This study aimed to examine progressive temporal relationships between changes in major reproductive hormones across three waves of a cohort study of older men and (a) changes in bone mineral density (BMD) and (b) incident fractures (any, hip or non-vertebral) over an average of 6-years follow-up. The CHAMP cohort of men aged 70 years and older were assessed at baseline (2005-07, n = 1705), 2-year (n = 1367) and 5-year follow-up (n = 958). Serum testosterone (T), dihydrotestosterone (DHT), estradiol (E2), and estrone (E1) (by liquid chromatography-tandem mass spectrometry (LC-MS/MS)), and of SHBG, LH and FSH (by immunoassay) were measured at all time-points, while free testosterone (cFT) was calculated using a well validated formula. Hip BMD was measured by dual X-ray absorptiometry (DXA) at all three time-points, and fracture data were verified radiographically. Statistical modeling was done using general estimating equations (GEE). For total hip BMD, univariable analyses revealed inverse associations with temporal changes in serum SHBG, FSH and LH and positive associations for serum E1 and cFT across the three time-points. In models adjusted for multiple covariables, serum SHBG (β = -0.029), FSH (β = -0.065), LH (β = -0.049), E1 (β = 0.019) and cFT (β = 0.033) remained significantly associated with hip BMD. However for femoral neck BMD, only FSH (β = -0.048) and LH (β = -0.036) remained associated in multivariable-adjusted models. Temporal change in serum SHBG, but not T, E2 or other hormonal variables, was significantly associated with any, non-vertebral or hip fracture incidence in univariable analyses. In multivariable-adjusted models, temporal increase in serum SHBG over time remained associated with any (β = 0.060) and hip fracture (β = 0.041) but not non-vertebral fracture incidence. These data indicate that a progressive increase in circulating SHBG over time predicts bone loss and fracture risk in older men. Further studies are warranted to further characterize changes in circulating SHBG as a mechanism and/or biomarker of bone health during male ageing.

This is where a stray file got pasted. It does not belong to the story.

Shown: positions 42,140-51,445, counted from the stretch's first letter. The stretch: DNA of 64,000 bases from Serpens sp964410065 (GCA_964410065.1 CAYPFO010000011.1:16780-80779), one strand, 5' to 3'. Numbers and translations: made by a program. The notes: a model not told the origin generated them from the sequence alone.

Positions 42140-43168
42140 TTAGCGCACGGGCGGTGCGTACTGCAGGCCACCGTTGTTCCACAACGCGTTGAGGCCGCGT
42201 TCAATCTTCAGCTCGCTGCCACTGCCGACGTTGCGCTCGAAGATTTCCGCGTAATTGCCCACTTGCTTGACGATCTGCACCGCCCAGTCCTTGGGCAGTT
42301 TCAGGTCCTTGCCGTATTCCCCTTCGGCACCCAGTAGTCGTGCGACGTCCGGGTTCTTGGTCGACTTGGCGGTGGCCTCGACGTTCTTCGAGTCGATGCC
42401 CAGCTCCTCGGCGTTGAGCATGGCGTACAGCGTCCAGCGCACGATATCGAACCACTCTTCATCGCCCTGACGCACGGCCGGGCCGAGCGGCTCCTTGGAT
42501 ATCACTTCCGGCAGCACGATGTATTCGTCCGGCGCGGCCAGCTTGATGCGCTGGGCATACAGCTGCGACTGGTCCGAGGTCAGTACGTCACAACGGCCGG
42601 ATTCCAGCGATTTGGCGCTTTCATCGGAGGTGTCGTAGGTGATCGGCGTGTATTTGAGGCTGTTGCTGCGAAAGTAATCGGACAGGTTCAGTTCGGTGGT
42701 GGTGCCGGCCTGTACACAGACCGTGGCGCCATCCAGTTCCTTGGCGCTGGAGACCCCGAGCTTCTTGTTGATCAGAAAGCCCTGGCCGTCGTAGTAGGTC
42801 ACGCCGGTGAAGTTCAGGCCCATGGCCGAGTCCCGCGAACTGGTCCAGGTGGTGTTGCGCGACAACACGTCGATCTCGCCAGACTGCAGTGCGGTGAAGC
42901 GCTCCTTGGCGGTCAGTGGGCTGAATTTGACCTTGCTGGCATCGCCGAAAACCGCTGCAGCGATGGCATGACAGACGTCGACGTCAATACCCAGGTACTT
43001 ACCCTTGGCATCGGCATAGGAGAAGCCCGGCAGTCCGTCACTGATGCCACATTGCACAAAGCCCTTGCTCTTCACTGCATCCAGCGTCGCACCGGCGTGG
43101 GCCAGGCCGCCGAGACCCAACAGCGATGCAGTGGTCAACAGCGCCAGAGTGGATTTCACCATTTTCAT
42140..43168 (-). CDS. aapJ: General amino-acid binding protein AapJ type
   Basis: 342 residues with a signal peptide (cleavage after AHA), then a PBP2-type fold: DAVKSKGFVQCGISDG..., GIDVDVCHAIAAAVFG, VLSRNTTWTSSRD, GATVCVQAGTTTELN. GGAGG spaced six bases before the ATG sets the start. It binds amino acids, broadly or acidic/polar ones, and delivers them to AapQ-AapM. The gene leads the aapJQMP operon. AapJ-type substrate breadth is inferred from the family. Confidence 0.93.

http://onlinelibrary.wiley.com/doi/10.1002/jbmr.2904/abstract

I was speculating that those with a higher SHBG level would be less affected by high estradiol levels.

But then I read the following research, which suggest that there maybe different SHBG variants. The SHBG that we measure mainly binds to testosterone while there may exist a variant of SHBG that binds with estradiol, and this variant is not being measured by any standard test.

Not only that, but the way estradiol behaving in morbidly obese men changes.

http://www.eje-online.org/content/176/4/393.full

In conclusion, our data point to SHBG as a globulin mainly centered in the control of testosterone levels, with estradiol regulation taking a markedly second place, or, simply, estradiol being controlled by a different SHBG variant. These data confirm the existence of different SHBG molecular species to discriminately bind estradiol and testosterone, previously reported in cirrhotic subjects (54). The sex-related differences in the relationships of binding vs levels of hormones and SHBG could not be explained by assuming that a single dimeric protein may experience the dramatic changes in affinity for testosterone and estradiol (differently for both, in fact) observed in women and men, and the marked differential effects of obesity on the ability of the same protein to bind testosterone and estradiol (Table 3).

Thus, we postulate that SHBG protein must be present in at least two different molecular species, or isoforms, to explain its differential function for both hormones, specially affected by sex and obesity. These conclusions suggest a much needed establishment of analytical procedures to identify these physiologically distinct forms of SHBG as the sole use of antibody-based measurements could not discriminate between them.